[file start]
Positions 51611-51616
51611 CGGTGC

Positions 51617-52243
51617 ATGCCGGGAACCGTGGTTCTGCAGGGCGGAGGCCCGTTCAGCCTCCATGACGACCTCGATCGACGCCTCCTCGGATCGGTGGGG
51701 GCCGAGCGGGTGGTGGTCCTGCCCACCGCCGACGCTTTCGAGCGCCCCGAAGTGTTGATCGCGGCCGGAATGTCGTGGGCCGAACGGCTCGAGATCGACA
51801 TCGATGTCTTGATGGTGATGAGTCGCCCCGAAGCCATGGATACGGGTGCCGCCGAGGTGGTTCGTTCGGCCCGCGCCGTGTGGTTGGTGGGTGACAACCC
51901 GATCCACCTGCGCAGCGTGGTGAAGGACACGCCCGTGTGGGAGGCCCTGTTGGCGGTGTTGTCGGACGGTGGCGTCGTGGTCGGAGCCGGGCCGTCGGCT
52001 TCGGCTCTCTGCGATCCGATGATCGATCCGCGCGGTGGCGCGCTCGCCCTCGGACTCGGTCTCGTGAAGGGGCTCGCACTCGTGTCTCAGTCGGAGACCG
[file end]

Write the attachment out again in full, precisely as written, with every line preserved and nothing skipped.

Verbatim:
Positions 51611-51616
51611 CGGTGC

Positions 51617-52243
51617 ATGCCGGGAACCGTGGTTCTGCAGGGCGGAGGCCCGTTCAGCCTCCATGACGACCTCGATCGACGCCTCCTCGGATCGGTGGGG
51701 GCCGAGCGGGTGGTGGTCCTGCCCACCGCCGACGCTTTCGAGCGCCCCGAAGTGTTGATCGCGGCCGGAATGTCGTGGGCCGAACGGCTCGAGATCGACA
51801 TCGATGTCTTGATGGTGATGAGTCGCCCCGAAGCCATGGATACGGGTGCCGCCGAGGTGGTTCGTTCGGCCCGCGCCGTGTGGTTGGTGGGTGACAACCC
51901 GATCCACCTGCGCAGCGTGGTGAAGGACACGCCCGTGTGGGAGGCCCTGTTGGCGGTGTTGTCGGACGGTGGCGTCGTGGTCGGAGCCGGGCCGTCGGCT
52001 TCGGCTCTCTGCGATCCGATGATCGATCCGCGCGGTGGCGCGCTCGCCCTCGGACTCGGTCTCGTGAAGGGGCTCGCACTCGTGTCTCAGTCGGAGACCG